• can compete in any geographic market without the heavy regulation of the FRS, FDIC, and OCC.
  • Investment banking
    • Investment banking encompasses three broad functions:
      • underwriting public offerings of new securities
      • trading existing securities
      • advising and financing mergers and acquisitions
  • Deregulation and re-regulation
    • Deregulation is the process of eliminating regulations, such as the elimination of Regulation Q (interest rate ceilings imposed on time and demand deposits offered by depository institutions.)
  • Efforts at deregulation and re-regulation generally address:
    • Pricing issues
      • removing price controls on the maximum interest rates paid to depositors and the rate charged to borrowers (usury ceilings).
    • Allowable geographic market penetration
      • The Riegle-Neal Interstate Banking and Branching Efficiency Act of 1994 has eliminate branching restrictions.
    • New products and services
  • Financial innovation
    • Financial innovation is the catalyst behind the evolving financial services industry.
    • Innovations take the form of new securities and financial markets, new products and services, new organizational forms, and new delivery systems.
  • Financial innovation (continued)
    • Banks developed new vehicles to compete with Treasury bills, money market mutual funds, and cash management accounts.
    • Regulators typically responded by imposing marginal reserve requirements against the new instrument, raising the interest rate ceiling, and then authorizing a new deposit instrument.
  • Response of banks
    • One competitive response to asset quality problems and earnings pressure has been to substitute fee income for interest income by offering more fee-based services.
    • Banks also lower their capital requirements and reduce credit risk by selling assets and servicing the payments between borrower and lender rather than holding the same assets to earn interest.
  • Securitization
    • Securitization is the process of converting assets into marketable securities.
    • It enables banks to move assets off-balance sheet and increase fee income.
    • It increases competition for standardized products such as:
      • mortgages and other credit-scored loans
  • The objectives behind securitization
    • Free capital for other uses
    • Improve ROE via servicing income
    • Diversify credit risk
    • Obtain new sources of liquidity
    • Reduce interest rate risk
  • Off-balance sheet activities, asset sales and Enron
    • Enron engaged in questionable activities including not reporting losses from business activities that the firm inappropriately moved off-balance sheet.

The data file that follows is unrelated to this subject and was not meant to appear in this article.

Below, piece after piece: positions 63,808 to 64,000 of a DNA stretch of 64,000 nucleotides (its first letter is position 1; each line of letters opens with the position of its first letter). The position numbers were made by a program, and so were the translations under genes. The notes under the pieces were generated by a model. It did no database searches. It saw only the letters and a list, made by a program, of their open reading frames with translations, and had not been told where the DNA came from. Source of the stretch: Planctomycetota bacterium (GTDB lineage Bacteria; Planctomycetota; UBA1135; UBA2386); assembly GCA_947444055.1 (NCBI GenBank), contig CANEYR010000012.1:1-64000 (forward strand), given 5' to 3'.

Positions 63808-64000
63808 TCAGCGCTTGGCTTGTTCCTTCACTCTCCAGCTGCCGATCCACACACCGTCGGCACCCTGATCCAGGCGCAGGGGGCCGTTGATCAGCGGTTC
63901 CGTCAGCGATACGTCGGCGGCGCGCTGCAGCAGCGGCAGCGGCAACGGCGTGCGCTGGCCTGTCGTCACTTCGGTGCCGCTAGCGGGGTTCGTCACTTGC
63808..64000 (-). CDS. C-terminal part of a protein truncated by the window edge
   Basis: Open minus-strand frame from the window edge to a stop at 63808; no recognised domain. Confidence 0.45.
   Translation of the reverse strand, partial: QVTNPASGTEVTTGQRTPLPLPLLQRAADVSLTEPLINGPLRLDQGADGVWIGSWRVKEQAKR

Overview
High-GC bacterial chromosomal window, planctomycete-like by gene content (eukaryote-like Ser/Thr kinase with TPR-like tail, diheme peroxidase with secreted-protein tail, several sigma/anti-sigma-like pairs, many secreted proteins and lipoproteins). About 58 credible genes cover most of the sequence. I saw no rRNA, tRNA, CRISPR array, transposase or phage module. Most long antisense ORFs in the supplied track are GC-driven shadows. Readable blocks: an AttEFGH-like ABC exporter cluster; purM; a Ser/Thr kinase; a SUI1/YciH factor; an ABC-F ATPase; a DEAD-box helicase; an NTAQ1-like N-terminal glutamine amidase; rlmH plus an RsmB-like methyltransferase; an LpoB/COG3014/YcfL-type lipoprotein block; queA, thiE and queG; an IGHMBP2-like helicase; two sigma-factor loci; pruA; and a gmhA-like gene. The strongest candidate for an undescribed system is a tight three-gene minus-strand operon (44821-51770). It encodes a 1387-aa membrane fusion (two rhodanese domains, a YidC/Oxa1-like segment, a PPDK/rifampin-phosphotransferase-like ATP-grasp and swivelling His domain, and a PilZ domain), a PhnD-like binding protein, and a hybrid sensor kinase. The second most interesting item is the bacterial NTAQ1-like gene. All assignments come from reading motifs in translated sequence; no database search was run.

• Enron was thus able to hide losses on the business activities and/or use its off-balance sheet activities to artificially inflate reported earnings.
    • Many banks also enter into agreements that do not have a balance sheet reporting impact until a transaction is effected.
  • From 1999-2001, PNC
    • Jan. ‘02. , PNC took a $615 million charge as it wrote down loans
    • Late Jan. ‘02, the FED and SEC questioned the special third-party structure used to shift assets off the balance sheet.
      • PNC’s shares dropped--the use of such off-balance sheet accounting was reminiscent of the Enron fiasco.
    • PNC reclassified its treatment of the problematic deals and lowered its reported income for 2001 several times.
      • Earnings were restated due to new risks of special purpose vehicles.
  • Globalization
    • The gradual evolution of markets and institutions so that geographic boundaries do not restrict financial transactions.
    • Financial markets and institutions are becoming increasingly global in scope.
    • Firms must recognize that businesses in other countries as well as their own are competitors, and that international events affect domestic operations.
  • Increased consolidation
    • The dominant trend regarding the structure of financial institutions is that of consolidation.
    • With the asset quality problems of Texas banks in the 1980, regulators authorized acquisitions by out-of-state banks.
  • Increased consolidation
    • By 1998, effectively all interstate branching restrictions had been eliminated
  • The largest bank consolidations
    • Citicorp merges with Travelers
    • Chase Manhattan acquires Chemical Banking
    • Chase Manhattan acquires J.P. Morgan
    • Mellon Bank acquires Dreyfus
    • NationsBank acquires BankAmerica
    • Bank of New York acquires Irving Bank Corp
    • Fleet Financial Group acquires BankBoston
    • Bank One acquires First USA
    • Southern National acquires BB&T Financial
  • The removal of restrictive branching laws
    • The primary factor leading the reduction in the number of banks from a high of 14,364 in 1979 to about 8,000 at the beginning of 2002 can be attributed to the removal of branching restrictions provided by Riegle-Neal Interstate Banking and Branching Efficiency Act of 1994
  • Thank You Very Much for Your Kind Attention!